With Mozart, there are two roles that I could probably still sing, but unless I’m singing with other large voices, it’s likely that the ensemble would be compromised. Can I still sing it? You bet! But it’s essential in Mozart to become a part of the texture of the ensemble. When I worked with Robert Shaw, he talked about being “in the sleeve of the sound” in his choirs. The size of the instruments have to be equal, otherwise you’re disturbing, rather than being in the service of, the music. If you have an ensemble of mid-weight voices and you add a soprano with a huge voice, then you have completely toppled that pyramid.

Would you say that once you go up toward the bigger roles, it’s hard to return to the lighter repertoire?

Yes, I think that once you go big, it’s very difficult to go back. If a singer takes on, say, Elektra or Brünnhilde, it’s likely that they wouldn’t be readily considered to sing another Chrysothemis or Sieglinde afterward. It throws you into a different level of things, because there are so few people that can successfully sing the really big dramatic roles.

I know you have sung Chrysothemis. Would you consider Elektra?

Chrysothemis is my favorite role right now. That said, when I sang my first Chrysothemis, my Elektra was Deborah Polaski. “You won’t be singing this role for long. You’re louder than most of the Elektras I know,” she said. I’d love to eventually sing all three roles in that opera someday. The people that I trust the most tell me that I can do it, and I believe them. I’ve sung through the score and it doesn’t feel insanely stressful to me. The thing is, you have to sing every role you do—whether dramatic, Baroque, you name it—lyrically. If you don’t, you’ll kill yourself no matter what you’re singing. Frankly, this music feels a lot better and easier than Mozart does to me at this point in my life.

How so?

When I was singing Mozart just before my rep change, I was trying to relax but, in fact, I had to hold back to sing it. Holding back your instrument for long periods of time is exhausting. This new repertoire feels easier to me because I’m not trying to be something that I’m not. When you’re starting out as a young singer, you try everything that’s presented to you in order to determine where you fit. That’s not only fine, it’s correct. But once you find your niche, embrace it. I’m not saying not to go out of those bounds and sing something new—but if you know what your voice does best, trust it.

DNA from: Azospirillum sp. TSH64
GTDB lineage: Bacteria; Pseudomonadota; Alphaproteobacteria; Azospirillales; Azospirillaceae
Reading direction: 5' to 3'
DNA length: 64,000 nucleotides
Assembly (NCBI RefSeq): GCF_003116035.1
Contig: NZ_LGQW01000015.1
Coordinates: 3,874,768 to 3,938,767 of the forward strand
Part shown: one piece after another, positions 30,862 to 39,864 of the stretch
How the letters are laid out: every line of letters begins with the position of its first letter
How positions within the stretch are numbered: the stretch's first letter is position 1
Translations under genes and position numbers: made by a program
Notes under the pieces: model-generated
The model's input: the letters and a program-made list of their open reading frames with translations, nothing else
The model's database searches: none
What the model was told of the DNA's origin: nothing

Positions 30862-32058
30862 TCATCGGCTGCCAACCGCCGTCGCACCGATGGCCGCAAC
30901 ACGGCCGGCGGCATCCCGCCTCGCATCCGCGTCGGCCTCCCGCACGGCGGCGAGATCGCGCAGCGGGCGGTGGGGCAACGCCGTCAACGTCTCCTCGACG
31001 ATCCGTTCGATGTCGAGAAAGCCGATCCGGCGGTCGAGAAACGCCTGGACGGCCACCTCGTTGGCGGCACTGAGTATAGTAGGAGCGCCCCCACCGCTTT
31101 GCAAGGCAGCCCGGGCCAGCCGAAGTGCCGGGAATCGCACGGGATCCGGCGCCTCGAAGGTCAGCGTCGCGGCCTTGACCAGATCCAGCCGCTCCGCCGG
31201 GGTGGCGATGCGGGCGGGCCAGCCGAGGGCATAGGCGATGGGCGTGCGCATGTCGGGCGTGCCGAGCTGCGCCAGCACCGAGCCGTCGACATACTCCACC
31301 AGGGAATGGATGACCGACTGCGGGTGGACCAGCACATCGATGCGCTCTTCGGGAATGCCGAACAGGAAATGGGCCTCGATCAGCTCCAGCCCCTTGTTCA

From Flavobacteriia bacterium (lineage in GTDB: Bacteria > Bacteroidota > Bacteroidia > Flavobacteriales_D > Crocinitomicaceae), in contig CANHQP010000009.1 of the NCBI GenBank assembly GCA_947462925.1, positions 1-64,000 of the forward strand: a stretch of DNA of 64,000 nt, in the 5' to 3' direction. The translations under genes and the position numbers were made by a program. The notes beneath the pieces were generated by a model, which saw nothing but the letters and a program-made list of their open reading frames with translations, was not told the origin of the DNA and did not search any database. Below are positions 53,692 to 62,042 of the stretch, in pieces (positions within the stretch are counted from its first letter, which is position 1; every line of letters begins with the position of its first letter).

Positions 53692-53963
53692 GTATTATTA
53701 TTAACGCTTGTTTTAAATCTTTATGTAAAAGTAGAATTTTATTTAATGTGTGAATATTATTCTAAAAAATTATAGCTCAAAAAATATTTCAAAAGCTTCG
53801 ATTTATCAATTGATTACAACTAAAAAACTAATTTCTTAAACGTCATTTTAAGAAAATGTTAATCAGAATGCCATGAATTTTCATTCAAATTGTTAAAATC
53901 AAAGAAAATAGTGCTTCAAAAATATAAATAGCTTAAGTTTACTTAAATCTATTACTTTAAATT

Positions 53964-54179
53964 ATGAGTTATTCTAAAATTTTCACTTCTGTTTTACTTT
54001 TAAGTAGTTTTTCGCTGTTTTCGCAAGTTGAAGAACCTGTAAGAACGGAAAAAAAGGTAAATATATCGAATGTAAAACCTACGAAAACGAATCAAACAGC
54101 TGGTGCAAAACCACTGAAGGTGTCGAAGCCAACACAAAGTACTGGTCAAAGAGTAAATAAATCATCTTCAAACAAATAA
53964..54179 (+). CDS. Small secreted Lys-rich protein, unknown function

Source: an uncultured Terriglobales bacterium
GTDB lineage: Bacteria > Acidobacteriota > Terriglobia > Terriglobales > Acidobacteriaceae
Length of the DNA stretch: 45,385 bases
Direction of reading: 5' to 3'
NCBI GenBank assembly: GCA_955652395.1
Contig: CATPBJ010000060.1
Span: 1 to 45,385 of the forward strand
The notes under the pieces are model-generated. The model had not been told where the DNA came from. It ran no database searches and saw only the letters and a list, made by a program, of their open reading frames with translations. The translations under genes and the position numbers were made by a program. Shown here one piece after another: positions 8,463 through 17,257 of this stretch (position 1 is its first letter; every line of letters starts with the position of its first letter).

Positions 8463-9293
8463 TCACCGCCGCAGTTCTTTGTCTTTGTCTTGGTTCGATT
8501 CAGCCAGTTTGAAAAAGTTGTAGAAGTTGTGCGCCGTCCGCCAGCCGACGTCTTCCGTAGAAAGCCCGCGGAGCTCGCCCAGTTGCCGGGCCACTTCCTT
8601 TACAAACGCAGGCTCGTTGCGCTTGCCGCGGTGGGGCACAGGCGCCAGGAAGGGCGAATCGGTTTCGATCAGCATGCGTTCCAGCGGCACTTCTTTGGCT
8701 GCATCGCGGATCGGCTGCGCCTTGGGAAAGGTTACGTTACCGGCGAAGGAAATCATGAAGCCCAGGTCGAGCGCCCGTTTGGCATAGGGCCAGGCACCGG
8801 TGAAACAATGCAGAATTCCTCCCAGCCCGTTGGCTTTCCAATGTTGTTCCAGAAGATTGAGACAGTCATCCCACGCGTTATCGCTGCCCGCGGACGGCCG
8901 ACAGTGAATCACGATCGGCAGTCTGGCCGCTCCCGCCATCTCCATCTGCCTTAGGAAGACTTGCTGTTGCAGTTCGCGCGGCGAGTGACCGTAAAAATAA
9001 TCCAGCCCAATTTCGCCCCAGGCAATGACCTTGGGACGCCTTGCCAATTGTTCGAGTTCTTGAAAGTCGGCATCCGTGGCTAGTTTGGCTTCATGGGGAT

The work of the opera singer nowadays goes beyond that which you do onstage. The recording industry is in trouble, yet alternative ways of spreading opera to the public are springing up everywhere. How have these changes affected your career?

Well, recordings were becoming fewer when I got my foot in the door, and those being made were for the 10 people that everybody knew. I made a few recordings, and my view is that they’re a labor of love in the end. There’s no longer a lot of money to be made in that front. Maybe that’s why folks are pushing forth “the new media.”

You mean the HD transmissions?

Yes, or YouTube. No one is making a ton of money off that material, but it’s open to everyone. Is it going to bring people into the theater when they can see it for free, or when they can see it for $15 in a movie theater? I don’t know. I’m totally for anything that will get an audience, but I just don’t know how it’s working out. I know that people are going to see things that they might not have seen, and that’s great. It just makes me sad because it is replacing what the Met tour used to be, and I wish we could get a tour together again. Bring live performance to different cities that may not have access to opera.

I’m old school, and sitting in a movie theater for an opera isn’t really my thing. I’d find the way to beg my way into a standing room ticket for the opportunity to be in the house. Unfortunately, I realize the tour isn’t as cost effective as the HD broadcasts, and would reach fewer people in the end.

I’ve attended several and, because I’m in a movie theater, I find it difficult to accept that I’m seeing something real.

I think that because of the way I function as an artist, I couldn’t focus on anything other than doing my job, which dictates that my first duty is to the music and the drama. I wonder how an HD transmission performance actually impacts the performance one experiences inside the house? I’m not sure that you can’t sing the same way for a microphone as when you sing for a house of 4,000.